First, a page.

5. Injury prevention: Therapists educate patients on proper body mechanics, ergonomics, and posture to prevent future injuries, particularly for athletes or individuals with physically demanding jobs.
  6. Management of chronic conditions: Physical therapy can help manage chronic conditions such as arthritis, diabetes, or neurological disorders by promoting movement, maintaining function, and improving overall well-being.
  7. Non-surgical alternatives: In some cases, physical therapy can serve as a non-invasive alternative to surgery by addressing the underlying causes of pain and dysfunction.
  8. Post-surgical recovery: For patients who have undergone surgery, physical therapy is crucial for restoring function, reducing complications, and facilitating a successful return to daily activities.

Overall, physical therapy plays a vital role in optimizing health, function, and quality of life for patients across various age groups and medical conditions.

Signs of a bad physical therapist 

Remember that your first physical therapy session is an opportunity for you to evaluate your physical therapist too. You can likely change physical therapists after the first session if need be. Here’s a list of things to look out for in case you get the feeling your physical therapist is underperforming:

  1. Poor communication: Difficulty in explaining treatment plans, not actively listening to your concerns, or failing to answer your questions clearly are all signs that your PT could do better.
  2. Lack of individualized care: Are they providing generic treatment plans without considering your specific needs, goals, or progress? Does the treatment plan make sense for your needs?
  3. Inadequate assessment: A physical therapist who does not conduct a thorough evaluation of your condition or reassess your progress regularly is providing suboptimal care.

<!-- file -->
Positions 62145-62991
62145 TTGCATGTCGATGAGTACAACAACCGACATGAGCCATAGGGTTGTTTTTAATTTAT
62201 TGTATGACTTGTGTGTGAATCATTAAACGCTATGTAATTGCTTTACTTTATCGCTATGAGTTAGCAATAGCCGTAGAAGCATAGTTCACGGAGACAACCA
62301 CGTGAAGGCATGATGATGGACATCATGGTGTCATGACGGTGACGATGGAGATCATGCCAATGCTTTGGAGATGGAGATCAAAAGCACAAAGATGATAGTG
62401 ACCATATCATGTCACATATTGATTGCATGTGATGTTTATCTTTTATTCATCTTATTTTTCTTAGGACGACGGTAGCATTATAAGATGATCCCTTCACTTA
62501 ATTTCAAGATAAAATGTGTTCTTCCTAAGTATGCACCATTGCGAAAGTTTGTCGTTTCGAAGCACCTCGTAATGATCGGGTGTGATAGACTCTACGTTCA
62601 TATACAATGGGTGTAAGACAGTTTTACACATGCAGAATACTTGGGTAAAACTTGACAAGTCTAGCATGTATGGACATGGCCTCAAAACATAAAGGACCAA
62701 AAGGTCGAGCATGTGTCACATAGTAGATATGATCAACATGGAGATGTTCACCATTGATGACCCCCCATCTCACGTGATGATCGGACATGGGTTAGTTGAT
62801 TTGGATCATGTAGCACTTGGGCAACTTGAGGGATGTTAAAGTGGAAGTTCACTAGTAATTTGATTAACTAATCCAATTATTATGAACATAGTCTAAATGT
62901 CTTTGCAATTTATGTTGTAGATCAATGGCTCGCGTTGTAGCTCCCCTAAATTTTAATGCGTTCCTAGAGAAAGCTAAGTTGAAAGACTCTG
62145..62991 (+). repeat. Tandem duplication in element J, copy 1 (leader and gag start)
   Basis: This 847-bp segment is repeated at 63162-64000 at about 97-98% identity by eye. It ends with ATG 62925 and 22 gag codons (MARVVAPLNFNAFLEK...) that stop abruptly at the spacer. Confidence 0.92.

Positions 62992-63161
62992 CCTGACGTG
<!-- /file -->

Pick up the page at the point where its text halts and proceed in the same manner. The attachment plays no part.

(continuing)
4. Ignoring pain or discomfort: Disregarding your pain or discomfort during treatment, or insisting you push through it without addressing the underlying cause are big red flags in physical therapy.
  5. Unprofessional behavior: These probably go without saying, but no physical therapist (or any healthcare provider) should be showing up late, frequently canceling appointments, being inattentive during sessions, or engaging in inappropriate conduct.
  6. Lack of patient education: Is your PT failing to teach you about your condition, proper exercise techniques, or self-care strategies to manage symptoms and prevent future issues? Most of the work in physical therapy happens at home, so you need a good teacher to show you the way.
  7. Stagnant progress: Is your PT adaptable? Are they modifying your treatment plan when you're not making progress or are they failing to provide alternative approaches?
  8. High patient turnover: A PT who is rushing through appointments, treating multiple patients simultaneously, or providing inadequate one-on-one attention is being unprofessional.

If you experience any of these signs, consider discussing your concerns with the physical therapist. If the issues persist, you may want to seek a second opinion or find another therapist who better aligns with your needs and expectations.

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About the Author

Harry Gatlin

Harry is passionate about the power of language to make complex systems like health insurance simpler and fairer. He received his BA in English from Williams College and his MFA in Creative Writing from The University of Alabama. In his spare time, he is writing a book of short stories called You Must Relax.